Painting New Plants

Who is a painter? A painter is someone compelled to lay color on canvas. I am a painter. My palette is bold, of different shapes and sizes, and, happens to consume insects.

Sarracenia (oreophila x Adrian Slack) x Helen Mary - a 2020 cross

It can be a rather restrictive medium to work in, and oftentimes the plants make decisions for us. This can stall best laid plans, or allow time to reconsider direction altogether. It also teaches patience and humility, and brings many surprises along with it. 

You may think painting is just a clever analogy I came up with to illustrate carnivorous plant breeding, yet I mean it in a very literal sense. Many carnivorous plant growers use paint brushes or a similar applicator to transfer pollen from one plant to the stigma of another. Each spring, the oddly beautiful, umbrella shaped flowers of Sarracenia pitcher plants emerge, and my work begins. 

"What if I pair a tall, spring dominant green plant with a mid-height, fall dominant red and white plant?" "How can I get a vertically held lid usually seen on short plants to flare out on a very tall plant?" This is the world of potential. The time leading up to spring blooms is for imagination. My focus in the past has been early, colorful, and tall plants for the Pacific Northwest growing conditions. Through the knowledge passed to me from pioneering Sarracenia growers, and trial and error with my own plants, I have found a rhythm to paint these new plants. 

Seedgrown species- Sarracenia leucophylla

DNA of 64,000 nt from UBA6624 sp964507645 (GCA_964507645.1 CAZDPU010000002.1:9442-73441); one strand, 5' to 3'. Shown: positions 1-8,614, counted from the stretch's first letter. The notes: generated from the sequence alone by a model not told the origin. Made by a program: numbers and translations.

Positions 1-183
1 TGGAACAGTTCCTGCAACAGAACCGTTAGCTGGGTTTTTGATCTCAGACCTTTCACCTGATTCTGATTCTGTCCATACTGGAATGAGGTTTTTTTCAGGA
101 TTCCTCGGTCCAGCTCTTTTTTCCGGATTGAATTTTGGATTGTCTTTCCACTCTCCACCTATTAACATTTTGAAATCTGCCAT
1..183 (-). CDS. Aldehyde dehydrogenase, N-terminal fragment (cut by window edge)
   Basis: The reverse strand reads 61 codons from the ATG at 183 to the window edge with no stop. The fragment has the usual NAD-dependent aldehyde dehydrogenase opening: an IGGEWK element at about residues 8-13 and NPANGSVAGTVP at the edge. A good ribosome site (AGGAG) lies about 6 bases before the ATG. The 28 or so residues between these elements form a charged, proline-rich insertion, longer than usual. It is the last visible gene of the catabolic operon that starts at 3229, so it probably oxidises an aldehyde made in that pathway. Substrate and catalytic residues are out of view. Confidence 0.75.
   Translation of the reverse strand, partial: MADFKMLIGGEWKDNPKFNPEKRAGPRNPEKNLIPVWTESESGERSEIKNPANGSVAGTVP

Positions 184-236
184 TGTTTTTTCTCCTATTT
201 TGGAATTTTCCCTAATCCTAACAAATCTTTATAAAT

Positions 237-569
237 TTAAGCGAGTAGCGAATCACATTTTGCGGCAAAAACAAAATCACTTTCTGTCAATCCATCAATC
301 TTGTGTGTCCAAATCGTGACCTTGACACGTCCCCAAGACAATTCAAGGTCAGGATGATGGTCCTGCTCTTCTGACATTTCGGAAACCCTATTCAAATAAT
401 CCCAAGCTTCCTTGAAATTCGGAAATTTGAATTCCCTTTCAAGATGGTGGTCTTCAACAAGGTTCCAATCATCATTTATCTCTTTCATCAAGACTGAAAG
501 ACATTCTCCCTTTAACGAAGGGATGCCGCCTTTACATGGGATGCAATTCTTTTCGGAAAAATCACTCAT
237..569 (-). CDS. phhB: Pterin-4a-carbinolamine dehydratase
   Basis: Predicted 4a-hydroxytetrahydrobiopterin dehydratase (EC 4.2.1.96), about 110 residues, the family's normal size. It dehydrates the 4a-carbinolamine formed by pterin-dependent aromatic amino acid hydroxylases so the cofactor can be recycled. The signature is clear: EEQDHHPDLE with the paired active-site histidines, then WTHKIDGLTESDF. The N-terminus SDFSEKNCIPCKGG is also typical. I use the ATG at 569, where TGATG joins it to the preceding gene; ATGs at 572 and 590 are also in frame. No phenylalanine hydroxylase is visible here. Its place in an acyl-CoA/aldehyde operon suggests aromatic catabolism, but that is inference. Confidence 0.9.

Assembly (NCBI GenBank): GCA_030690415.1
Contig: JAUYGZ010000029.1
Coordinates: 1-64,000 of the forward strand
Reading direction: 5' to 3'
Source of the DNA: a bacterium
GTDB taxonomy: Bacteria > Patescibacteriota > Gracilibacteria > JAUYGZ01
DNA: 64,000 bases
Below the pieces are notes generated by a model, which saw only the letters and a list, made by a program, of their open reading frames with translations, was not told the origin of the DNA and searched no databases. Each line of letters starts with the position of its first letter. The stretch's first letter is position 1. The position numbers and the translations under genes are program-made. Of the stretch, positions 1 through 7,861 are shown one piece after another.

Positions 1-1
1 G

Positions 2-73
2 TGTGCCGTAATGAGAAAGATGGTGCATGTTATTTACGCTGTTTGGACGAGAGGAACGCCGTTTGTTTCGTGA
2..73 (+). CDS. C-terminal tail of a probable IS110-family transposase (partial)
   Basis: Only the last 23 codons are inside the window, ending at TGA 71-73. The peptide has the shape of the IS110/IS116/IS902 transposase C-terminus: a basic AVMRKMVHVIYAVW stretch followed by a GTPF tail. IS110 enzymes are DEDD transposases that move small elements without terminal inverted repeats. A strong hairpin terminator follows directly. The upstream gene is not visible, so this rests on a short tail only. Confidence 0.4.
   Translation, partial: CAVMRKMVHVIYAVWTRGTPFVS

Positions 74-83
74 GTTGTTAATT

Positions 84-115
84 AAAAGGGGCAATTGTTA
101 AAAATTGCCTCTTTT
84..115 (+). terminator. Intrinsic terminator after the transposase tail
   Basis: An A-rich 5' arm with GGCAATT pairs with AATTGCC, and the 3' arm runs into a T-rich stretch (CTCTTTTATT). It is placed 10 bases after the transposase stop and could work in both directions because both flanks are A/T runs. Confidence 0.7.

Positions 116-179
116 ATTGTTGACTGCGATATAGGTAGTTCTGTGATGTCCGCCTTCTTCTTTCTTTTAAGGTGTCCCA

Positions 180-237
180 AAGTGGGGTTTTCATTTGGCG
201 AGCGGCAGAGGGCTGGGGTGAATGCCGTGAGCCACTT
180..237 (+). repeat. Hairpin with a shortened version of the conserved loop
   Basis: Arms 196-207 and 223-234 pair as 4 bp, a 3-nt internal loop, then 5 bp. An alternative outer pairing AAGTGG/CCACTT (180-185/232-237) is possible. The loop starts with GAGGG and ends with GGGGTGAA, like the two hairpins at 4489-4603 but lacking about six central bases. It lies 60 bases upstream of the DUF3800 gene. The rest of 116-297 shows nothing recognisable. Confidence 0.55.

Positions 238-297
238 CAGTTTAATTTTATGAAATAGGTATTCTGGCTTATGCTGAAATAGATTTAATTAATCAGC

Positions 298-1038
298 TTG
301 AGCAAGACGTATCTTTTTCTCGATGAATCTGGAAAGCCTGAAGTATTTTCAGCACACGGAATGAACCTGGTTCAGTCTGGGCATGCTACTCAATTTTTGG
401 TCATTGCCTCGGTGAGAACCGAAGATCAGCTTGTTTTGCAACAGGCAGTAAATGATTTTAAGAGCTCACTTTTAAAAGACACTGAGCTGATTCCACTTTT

Species Seed

Sarracenia species have a diversity of appearance over their natural range, and specific populations can be crossed within or between locations for outstanding, and usually consistent results.

A primary hybrid of Sarracenia leucophylla x oreophila. 5 months from germination

Primary and Poly Hybrids

Often, crossing two species together results in a 50/50 blend of parent traits in the initial offspring. Sarracenia hybrids are also fertile and can be crossed amongst each other, or back to species. This is the key to unlimited possibilities. Poly hybrids incorporate more than two species in their genetic background. The resulting seedlings can be a mixed bag, where only a few stand out. This means I have to pick these crosses more carefully, since space is at a premium for evaluation.

Complex Hybrid Case Study: (leucophylla Purple Lips x flava ornata) x (oreophila x Adrian Slack)

Pod Parent - leucophylla Purple Lips x flava ornata

Pollen donor - oreophila x Adrian Slack

Resulting seedlings at 5 months old.

The thought process here was to generate big plants with a solid purple lip (pod parent traits), and an elegant shape with tall column holding the lid (pollen donor traits). The pollen donor is also quite hardy, vigorous, and a proven breeder in my hands.

 Concluding Remarks

My drive is to build on the outstanding colors and shapes inspired by the pioneering growers before me. This entails breeding and distributing novel, horticulturally desirable plants in order to pivot general perception from niche cult status to ornamental marvels, rivaling the beauty of orchids.

Seedgrown Venus Flytraps. Flytraps are considered a single species, but there is much diversity to work with here as well. These are from particularly giant parents: B52 x G16.


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